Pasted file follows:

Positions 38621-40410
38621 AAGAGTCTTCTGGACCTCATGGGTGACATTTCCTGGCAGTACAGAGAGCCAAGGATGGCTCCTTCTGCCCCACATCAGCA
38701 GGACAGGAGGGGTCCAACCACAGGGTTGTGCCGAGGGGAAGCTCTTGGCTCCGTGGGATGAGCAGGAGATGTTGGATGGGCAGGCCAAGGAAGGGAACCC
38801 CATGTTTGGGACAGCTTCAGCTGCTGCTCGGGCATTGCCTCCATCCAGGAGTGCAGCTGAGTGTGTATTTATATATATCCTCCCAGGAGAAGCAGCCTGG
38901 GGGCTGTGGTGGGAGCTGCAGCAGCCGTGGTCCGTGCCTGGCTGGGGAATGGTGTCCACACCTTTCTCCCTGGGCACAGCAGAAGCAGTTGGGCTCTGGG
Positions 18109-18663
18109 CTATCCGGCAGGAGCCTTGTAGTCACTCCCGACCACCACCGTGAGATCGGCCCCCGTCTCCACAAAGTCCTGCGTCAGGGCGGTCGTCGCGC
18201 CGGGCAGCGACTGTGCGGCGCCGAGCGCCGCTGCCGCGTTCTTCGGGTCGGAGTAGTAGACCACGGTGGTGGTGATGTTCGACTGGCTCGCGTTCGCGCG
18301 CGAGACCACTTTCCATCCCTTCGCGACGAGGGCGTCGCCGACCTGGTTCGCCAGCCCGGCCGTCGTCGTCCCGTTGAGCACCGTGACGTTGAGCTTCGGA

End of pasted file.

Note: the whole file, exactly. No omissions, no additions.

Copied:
Positions 38621-40410
38621 AAGAGTCTTCTGGACCTCATGGGTGACATTTCCTGGCAGTACAGAGAGCCAAGGATGGCTCCTTCTGCCCCACATCAGCA
38701 GGACAGGAGGGGTCCAACCACAGGGTTGTGCCGAGGGGAAGCTCTTGGCTCCGTGGGATGAGCAGGAGATGTTGGATGGGCAGGCCAAGGAAGGGAACCC
38801 CATGTTTGGGACAGCTTCAGCTGCTGCTCGGGCATTGCCTCCATCCAGGAGTGCAGCTGAGTGTGTATTTATATATATCCTCCCAGGAGAAGCAGCCTGG
38901 GGGCTGTGGTGGGAGCTGCAGCAGCCGTGGTCCGTGCCTGGCTGGGGAATGGTGTCCACACCTTTCTCCCTGGGCACAGCAGAAGCAGTTGGGCTCTGGG
Positions 18109-18663
18109 CTATCCGGCAGGAGCCTTGTAGTCACTCCCGACCACCACCGTGAGATCGGCCCCCGTCTCCACAAAGTCCTGCGTCAGGGCGGTCGTCGCGC
18201 CGGGCAGCGACTGTGCGGCGCCGAGCGCCGCTGCCGCGTTCTTCGGGTCGGAGTAGTAGACCACGGTGGTGGTGATGTTCGACTGGCTCGCGTTCGCGCG
18301 CGAGACCACTTTCCATCCCTTCGCGACGAGGGCGTCGCCGACCTGGTTCGCCAGCCCGGCCGTCGTCGTCCCGTTGAGCACCGTGACGTTGAGCTTCGGA